August 14, 2014

Dynamic Digital Diversity (in two parts)

This content is cross-posted to Tumbld Thoughts. A series of readings (in two parts) on trends in digital technology and the nature of internet use. 

I. The Digital Monoculture and its Discontents, the Digital Hellscape and its Malcontents

The first reading list is on alternatives for consumption and use of internet [1] and virtual worlds [2]. Where one type of person sees corporatist monoculture as the norm, others see new opportunities. How do we achieve a more mindful computing environment? In the case of reading [1], mindful means greater balance between the deluge of information and the ability to reflect upon it. Discover the possibilities courtesy of an insightful techno-buzzword salad on topics such as ubiquitous information and disconnectionists.

The second reading [2] confuses the "post-apocalyptic" for "eschewing the corporate". Today's Second Life is like what would happen to Burning Man if all of the hipsters and Silicon Valley types stopped going. People are doing a lot of interesting things under the radar of the hype machine. An interesting article notwithstanding.

II. What do People of the Internet and the Sciences Want?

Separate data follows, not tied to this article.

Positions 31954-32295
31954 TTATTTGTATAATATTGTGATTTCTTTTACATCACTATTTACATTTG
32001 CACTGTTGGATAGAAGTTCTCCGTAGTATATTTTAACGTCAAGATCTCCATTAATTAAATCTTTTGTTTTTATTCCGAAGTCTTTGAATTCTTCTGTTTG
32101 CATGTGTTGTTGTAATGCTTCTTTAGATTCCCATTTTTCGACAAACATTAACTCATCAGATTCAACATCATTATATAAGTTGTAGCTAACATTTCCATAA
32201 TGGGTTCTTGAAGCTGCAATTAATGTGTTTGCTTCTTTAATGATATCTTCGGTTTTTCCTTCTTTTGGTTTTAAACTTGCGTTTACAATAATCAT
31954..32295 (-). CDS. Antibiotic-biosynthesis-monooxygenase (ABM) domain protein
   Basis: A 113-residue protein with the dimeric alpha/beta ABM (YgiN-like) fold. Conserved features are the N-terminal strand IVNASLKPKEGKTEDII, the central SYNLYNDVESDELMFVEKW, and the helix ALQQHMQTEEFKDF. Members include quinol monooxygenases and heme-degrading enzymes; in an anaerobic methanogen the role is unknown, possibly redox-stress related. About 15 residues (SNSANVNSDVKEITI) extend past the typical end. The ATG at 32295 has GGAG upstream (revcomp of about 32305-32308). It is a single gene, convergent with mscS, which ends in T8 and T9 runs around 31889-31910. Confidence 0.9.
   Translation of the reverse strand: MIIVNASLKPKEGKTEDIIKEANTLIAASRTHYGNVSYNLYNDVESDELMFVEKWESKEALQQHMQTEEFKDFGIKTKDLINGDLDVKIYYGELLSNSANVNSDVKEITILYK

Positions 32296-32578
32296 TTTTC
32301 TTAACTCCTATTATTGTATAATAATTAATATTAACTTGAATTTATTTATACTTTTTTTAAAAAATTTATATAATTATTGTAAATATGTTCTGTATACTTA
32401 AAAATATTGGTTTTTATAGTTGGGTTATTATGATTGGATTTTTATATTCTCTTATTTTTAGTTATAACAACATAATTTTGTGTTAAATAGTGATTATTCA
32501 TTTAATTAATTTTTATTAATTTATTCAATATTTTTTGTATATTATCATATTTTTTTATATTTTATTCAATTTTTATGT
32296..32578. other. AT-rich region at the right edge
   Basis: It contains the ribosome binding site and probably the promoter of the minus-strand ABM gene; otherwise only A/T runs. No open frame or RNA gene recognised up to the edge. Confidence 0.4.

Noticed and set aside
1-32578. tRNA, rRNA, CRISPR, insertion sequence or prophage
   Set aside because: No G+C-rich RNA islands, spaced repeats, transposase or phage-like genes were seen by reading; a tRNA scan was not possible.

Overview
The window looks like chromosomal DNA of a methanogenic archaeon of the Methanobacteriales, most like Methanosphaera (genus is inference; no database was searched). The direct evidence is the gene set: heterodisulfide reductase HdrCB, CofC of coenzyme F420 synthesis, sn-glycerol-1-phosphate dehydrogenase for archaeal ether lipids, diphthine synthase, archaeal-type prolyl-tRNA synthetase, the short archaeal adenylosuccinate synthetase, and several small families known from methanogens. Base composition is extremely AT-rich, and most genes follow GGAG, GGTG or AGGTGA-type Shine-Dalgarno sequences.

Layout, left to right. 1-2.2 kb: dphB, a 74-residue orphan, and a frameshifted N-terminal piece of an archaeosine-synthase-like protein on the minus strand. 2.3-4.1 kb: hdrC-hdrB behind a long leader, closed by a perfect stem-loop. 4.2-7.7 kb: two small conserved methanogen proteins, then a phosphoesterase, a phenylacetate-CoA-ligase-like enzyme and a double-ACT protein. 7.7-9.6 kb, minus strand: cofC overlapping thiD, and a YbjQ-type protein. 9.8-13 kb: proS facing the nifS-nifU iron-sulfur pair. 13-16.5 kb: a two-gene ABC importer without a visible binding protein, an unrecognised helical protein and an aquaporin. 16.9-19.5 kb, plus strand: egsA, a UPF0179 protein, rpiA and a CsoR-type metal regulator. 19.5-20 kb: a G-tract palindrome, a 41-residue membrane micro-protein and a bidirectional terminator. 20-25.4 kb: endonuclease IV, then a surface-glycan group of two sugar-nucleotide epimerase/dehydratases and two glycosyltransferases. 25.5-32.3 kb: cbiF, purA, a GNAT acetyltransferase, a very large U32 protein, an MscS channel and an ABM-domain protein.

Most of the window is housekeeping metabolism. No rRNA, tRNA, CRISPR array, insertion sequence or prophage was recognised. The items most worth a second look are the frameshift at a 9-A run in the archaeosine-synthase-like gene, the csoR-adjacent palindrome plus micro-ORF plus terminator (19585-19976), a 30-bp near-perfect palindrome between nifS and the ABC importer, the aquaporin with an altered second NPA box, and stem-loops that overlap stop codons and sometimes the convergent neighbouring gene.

Here are some interesting readings and visualizations related to science and technology. The first [3] is a network analysis of comments received by the FCC in response to preserving net neutrality. Interestingly, this analysis allows us to assess the uniqueness of each major argument (and how one side of the argument tended to be suspiciously more homogeneous). The second visualization [4] is a survey of how scientists use social media to advance their research. This includes now only how these tools are used, but which tools are most popular. 

[1] McFedries, P.    Mindful computing. IEEE Spectrum, July 25 (2014).

One version of a "post-apocalyptic hellscape".

[3] Hu, E.   A Fascinating Look Inside Those 1.1 Million Open-Internet Comments. All Tech Considered blog, August 12 (2014).

[4] Van Noorden, R.   Online collaboration: Scientists and the social network. Nature News, August 13 (2014).

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